Kalari : The Traditional Martial Art of Kerala
Kalaripayattu is a 2000 years old martial art used in self defense. This martial art form draws inspiration from the raw power, majestic strength and inherent fighting techniques of wild animals like the lion and tiger. We can also see the influence of Kalaripayattu in the dance forms like Kathakali.
Kalaripayattu was an integral part of the Kerala society between 11th and 16th centuries. All children above the age of 7 would go for Kalaripayattu training. ‘Kalari’ means school and ‘Payattu’ means training.
Children were trained to be nimble and were taught to dance, take leaps, turn and twist on the ground. This was done till their body became supple. They were then taught to play with weapons made from wood. In the next stage, they were taught to use metal weapons like swords. In the final stage, they were taught to defend themselves with their hands. It takes seven years to master this art.
In the olden days the rulers of Kerala patronised Kalaripayattu and gave it the same priority as was given to reading and writing. The Kalari space is a handmade pit, about five feet deep with a pounded earth floor that is covered with a tarpaulin or straw.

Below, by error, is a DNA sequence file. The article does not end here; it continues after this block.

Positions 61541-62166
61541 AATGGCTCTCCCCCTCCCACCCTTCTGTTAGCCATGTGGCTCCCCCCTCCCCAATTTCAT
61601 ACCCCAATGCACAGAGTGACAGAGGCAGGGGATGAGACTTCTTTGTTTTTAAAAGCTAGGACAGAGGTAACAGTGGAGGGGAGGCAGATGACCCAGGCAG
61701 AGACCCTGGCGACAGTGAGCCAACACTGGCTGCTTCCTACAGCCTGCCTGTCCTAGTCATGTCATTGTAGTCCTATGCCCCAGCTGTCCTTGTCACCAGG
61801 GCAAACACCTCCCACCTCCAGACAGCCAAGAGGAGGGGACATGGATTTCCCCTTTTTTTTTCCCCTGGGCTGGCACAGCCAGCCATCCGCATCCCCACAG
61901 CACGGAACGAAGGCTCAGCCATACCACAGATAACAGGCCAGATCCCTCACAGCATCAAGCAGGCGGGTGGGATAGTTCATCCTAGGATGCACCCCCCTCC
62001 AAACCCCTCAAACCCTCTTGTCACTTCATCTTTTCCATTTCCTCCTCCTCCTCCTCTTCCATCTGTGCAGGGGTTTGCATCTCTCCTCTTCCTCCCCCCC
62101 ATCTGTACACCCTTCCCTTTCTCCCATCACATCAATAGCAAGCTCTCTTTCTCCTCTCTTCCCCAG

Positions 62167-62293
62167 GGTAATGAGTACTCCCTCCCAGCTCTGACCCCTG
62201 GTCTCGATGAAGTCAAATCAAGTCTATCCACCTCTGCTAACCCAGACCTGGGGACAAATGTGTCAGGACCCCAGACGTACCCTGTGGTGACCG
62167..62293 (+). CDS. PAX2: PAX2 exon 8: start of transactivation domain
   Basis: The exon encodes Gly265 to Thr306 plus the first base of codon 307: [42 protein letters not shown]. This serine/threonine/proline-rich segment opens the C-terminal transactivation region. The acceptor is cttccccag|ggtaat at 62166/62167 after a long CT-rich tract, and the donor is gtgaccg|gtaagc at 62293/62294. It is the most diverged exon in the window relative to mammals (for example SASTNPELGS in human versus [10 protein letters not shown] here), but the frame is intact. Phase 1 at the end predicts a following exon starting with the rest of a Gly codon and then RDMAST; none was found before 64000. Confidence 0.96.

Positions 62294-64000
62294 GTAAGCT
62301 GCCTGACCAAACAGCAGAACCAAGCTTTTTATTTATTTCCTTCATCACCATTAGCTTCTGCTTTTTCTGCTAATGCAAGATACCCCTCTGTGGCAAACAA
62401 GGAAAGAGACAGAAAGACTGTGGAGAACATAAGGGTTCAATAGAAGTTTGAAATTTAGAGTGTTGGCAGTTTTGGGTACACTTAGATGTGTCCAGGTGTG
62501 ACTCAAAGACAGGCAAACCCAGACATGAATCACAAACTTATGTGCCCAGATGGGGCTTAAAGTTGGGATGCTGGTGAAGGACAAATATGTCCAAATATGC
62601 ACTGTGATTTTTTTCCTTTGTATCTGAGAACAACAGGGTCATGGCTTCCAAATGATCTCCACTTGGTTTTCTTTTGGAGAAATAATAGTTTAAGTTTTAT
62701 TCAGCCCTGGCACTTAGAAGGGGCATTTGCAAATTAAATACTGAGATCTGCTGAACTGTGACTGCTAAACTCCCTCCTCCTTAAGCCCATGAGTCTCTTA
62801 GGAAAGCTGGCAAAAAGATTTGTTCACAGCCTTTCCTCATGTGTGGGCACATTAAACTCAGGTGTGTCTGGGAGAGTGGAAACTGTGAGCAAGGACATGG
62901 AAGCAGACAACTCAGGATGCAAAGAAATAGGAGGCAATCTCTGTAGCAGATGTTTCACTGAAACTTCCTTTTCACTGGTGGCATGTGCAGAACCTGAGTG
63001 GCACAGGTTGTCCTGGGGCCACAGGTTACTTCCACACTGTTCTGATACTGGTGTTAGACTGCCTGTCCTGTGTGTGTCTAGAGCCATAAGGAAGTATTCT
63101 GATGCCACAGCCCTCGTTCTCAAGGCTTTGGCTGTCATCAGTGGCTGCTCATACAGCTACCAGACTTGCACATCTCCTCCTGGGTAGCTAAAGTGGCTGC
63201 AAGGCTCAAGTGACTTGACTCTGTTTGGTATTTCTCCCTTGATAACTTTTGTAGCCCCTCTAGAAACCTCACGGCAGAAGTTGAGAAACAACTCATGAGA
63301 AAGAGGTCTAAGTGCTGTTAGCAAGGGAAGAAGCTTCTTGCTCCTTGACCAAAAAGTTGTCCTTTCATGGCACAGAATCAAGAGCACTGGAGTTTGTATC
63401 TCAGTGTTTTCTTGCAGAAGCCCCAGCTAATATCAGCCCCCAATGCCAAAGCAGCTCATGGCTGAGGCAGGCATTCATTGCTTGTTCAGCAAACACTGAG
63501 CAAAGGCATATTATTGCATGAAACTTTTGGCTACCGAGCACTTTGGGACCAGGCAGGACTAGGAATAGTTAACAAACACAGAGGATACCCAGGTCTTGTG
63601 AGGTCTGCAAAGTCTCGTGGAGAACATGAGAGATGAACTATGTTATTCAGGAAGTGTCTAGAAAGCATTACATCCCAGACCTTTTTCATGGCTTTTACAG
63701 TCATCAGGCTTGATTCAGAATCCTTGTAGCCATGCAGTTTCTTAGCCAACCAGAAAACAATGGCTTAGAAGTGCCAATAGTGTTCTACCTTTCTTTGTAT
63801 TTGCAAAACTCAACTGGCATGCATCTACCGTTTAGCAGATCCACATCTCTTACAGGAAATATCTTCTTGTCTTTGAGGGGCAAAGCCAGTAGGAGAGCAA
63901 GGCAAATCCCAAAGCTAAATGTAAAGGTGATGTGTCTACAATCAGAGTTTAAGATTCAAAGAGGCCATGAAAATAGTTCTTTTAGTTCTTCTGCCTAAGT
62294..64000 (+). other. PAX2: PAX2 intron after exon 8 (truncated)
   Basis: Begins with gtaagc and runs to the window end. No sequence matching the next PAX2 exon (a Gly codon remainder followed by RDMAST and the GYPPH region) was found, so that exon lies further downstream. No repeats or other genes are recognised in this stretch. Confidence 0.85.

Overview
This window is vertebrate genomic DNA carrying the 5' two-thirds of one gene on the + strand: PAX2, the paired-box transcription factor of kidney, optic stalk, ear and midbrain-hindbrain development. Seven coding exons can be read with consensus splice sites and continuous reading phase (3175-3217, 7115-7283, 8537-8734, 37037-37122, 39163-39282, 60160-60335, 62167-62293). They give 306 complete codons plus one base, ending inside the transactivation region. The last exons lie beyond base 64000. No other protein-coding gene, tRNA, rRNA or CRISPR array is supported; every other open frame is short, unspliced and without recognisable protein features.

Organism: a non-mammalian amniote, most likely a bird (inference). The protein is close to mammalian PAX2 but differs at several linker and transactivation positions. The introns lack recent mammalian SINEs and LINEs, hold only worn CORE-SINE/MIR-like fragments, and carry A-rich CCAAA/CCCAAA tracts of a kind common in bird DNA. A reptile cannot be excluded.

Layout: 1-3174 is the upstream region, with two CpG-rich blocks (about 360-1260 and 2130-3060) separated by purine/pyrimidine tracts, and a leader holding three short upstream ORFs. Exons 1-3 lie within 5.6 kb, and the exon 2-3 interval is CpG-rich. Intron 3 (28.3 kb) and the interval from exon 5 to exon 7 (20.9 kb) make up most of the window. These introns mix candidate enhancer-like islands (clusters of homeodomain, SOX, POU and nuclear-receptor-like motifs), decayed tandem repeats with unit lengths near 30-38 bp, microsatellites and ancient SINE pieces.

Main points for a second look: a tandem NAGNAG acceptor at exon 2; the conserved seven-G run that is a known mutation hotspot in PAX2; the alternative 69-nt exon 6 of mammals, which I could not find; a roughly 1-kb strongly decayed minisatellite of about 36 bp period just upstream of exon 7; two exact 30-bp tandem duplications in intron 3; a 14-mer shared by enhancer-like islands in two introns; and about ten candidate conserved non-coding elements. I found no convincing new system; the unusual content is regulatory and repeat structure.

To the south-west corner of the pit, there is a seven tiered platform known as the Poothara that houses the guardian deity of the Kalari. The seven tiers symbolize the seven abilities that each person must possess – Vignesva (strength), Channiga (patience), Vishnu (power to command), Vadugashcha (the posture), Tadaguru (training), Kali (the expression) and Vakasta – purushu (sound).
Kalaripayattu is believed by many historians to be the mother of all martial arts. Thousands of years ago, Bodhidharma, a Buddhist monk, learnt this art in India. When he went to China to propagate Buddhism, he introduced this art of fighting to the Chinese. He later incorporated certain changes in the Kalaripayattu way of fighting and gave birth to a new form of martial arts known as Shaolin Kung Fu.
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